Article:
Prior to the introduction of the Place Names Act 2020
on July 1st 2020, the assignment of names to places in Tasmania - including the constitution and operation of the Nomenclature Board - was regulated under provisions of the Survey Co-ordination Act 1944
History of the Nomenclature Board
The need for detailed, accurate maps of Tasmania was highlighted during World War II. In 1950, an advisory board was set up to assist the Surveyor-General on matters of nomenclature arising from the State's developing mapping programs.
In 1953, an amendment to the Act formally recognised the advisory board and established the Nomenclature Board on a permanent basis. The Board held its first meeting in February 1954.
Processes established under the Act enabled the coordinated and orderly allocation and management of place names, ensuring that this primary identifier of geographical features was clear and concise for use by the whole community.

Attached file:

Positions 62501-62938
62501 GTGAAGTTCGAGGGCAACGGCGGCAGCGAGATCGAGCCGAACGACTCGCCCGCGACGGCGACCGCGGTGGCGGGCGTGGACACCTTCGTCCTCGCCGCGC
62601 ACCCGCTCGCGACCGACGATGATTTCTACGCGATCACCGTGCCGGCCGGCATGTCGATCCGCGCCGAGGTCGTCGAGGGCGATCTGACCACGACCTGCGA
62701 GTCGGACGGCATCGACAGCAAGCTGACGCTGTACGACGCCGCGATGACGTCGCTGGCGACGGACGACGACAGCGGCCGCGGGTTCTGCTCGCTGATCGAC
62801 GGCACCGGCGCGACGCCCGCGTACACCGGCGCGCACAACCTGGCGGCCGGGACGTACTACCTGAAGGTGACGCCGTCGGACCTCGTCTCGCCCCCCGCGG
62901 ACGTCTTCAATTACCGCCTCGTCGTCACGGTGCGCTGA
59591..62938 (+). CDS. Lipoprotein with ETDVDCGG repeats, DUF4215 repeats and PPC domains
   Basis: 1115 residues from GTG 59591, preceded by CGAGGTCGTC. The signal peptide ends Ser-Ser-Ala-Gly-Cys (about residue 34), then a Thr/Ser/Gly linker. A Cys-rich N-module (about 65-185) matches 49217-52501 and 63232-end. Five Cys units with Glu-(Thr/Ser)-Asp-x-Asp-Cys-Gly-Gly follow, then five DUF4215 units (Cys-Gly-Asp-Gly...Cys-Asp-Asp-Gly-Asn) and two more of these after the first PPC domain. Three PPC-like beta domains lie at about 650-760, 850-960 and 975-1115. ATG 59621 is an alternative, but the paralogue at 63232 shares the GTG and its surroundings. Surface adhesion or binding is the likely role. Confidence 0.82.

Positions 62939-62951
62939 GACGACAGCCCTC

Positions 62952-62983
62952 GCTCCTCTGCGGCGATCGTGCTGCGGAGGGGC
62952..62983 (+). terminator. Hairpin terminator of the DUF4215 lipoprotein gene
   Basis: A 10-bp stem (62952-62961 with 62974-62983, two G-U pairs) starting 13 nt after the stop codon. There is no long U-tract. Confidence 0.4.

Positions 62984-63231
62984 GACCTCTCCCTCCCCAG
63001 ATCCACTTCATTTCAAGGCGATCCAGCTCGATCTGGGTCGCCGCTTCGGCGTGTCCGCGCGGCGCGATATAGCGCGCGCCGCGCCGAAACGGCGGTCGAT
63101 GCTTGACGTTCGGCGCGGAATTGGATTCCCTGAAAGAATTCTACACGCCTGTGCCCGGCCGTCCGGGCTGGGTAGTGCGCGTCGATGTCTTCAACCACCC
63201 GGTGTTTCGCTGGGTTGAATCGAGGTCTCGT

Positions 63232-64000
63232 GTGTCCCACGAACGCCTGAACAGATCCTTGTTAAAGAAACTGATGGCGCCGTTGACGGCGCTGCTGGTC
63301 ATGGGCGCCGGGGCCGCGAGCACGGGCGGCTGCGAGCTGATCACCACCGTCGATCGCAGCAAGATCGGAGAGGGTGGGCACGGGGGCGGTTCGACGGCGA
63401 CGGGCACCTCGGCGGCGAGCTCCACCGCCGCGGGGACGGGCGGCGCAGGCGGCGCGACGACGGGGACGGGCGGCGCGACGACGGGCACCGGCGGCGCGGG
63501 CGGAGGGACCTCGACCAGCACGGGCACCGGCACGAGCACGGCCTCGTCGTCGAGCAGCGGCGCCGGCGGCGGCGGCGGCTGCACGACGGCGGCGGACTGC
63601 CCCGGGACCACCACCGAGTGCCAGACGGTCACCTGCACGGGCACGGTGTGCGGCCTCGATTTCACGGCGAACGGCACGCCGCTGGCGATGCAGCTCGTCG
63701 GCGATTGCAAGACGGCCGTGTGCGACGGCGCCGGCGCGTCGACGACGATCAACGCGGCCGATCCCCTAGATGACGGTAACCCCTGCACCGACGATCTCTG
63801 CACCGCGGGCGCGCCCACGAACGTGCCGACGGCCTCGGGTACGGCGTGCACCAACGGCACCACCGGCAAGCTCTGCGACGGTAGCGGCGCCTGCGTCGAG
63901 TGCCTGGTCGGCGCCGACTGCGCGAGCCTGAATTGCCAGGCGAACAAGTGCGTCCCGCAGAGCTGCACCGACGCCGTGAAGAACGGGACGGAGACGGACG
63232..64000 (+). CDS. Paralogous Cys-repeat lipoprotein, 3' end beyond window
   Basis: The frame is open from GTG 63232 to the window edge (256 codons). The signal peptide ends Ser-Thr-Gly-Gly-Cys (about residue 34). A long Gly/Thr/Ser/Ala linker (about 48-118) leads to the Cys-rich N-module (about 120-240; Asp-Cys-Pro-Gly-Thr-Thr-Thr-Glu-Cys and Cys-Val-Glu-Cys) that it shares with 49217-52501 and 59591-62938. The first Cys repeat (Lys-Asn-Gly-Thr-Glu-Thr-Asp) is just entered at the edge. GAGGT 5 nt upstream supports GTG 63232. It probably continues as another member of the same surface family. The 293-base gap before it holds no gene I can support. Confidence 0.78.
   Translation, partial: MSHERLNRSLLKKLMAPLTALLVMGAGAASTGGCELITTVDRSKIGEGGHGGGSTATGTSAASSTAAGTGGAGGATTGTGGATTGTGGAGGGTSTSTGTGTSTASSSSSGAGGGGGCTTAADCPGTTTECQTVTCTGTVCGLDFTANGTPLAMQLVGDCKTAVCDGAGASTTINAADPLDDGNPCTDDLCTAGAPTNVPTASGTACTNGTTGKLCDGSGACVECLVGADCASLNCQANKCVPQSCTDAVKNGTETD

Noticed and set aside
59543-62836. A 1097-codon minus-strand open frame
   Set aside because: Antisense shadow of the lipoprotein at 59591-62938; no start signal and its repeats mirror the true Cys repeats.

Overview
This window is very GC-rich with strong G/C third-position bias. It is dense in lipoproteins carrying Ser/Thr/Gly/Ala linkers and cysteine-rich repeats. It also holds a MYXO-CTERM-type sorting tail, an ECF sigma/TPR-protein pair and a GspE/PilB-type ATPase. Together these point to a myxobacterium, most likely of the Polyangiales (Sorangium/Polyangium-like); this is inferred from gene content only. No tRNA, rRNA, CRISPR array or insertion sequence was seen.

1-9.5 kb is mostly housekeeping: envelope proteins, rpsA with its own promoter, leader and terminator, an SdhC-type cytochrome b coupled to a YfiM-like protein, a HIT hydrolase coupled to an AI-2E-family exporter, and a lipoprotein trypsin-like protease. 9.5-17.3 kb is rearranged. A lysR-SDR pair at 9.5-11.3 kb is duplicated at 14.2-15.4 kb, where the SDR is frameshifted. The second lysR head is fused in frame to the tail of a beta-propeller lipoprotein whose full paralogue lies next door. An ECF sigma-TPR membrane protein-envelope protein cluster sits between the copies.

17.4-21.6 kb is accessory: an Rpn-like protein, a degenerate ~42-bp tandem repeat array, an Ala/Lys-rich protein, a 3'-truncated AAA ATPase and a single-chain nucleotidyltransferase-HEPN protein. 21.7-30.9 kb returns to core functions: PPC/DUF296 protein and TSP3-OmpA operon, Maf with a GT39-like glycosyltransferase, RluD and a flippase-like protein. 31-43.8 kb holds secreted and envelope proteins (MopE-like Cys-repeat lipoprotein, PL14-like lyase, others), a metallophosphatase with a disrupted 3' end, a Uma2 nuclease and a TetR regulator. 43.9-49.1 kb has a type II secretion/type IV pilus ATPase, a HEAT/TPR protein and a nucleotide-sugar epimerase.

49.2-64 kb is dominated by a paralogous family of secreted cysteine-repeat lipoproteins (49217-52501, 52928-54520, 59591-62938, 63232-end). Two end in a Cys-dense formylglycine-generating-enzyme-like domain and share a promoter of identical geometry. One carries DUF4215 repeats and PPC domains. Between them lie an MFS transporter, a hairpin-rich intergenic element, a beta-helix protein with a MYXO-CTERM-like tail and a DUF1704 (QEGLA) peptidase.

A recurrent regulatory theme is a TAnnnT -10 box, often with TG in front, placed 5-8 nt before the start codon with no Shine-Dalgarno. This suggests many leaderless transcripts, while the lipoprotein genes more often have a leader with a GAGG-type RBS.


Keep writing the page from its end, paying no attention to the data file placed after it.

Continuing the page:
The Board held its last meeting in June 2020, with the Place Names Act 2020
taking effect from July 1st 2020
The Board consisted of up to eight members, including the Surveyor-General as Chairman. Four members were senior officers appointed from the Tasmanian Government agencies responsible for mapping, planning, forestry and mines. Three other persons were appointed for a three year term on the nomination of the relevant Minister. The Board was served by a Secretary appointed from within Land Tasmania a Division of the Department of Primary Industries, Parks, Water and Environment.
The Board was responsible for considering matters concerning geographical nomenclature in Tasmania, including the origin, priority and usage of geographical names, while adopting rules of toponymy, orthography and nomenclature.
The Board was authorised to assign names to places in Tasmania, determining the spelling to be adopted for those names and determining names to be included or omitted from official maps and record. The Board, through the Nomenclature Office, compiled and maintained a register of place names, Placenames Tasmania.
The Board was not
responsible for naming urban streets situated within proclaimed cities or towns - this was the responsibility of the relevant local government authority (council). Councils were bound by the same rules
as the Board when making decisions regarding the assignment of names to streets within proclaimed towns.
After examination and approval of a proposal for the assignment or
alteration of a place name, formal notice of the Board's intention was published
in the Tasmanian Government Gazette and made available on the DPIPWE Government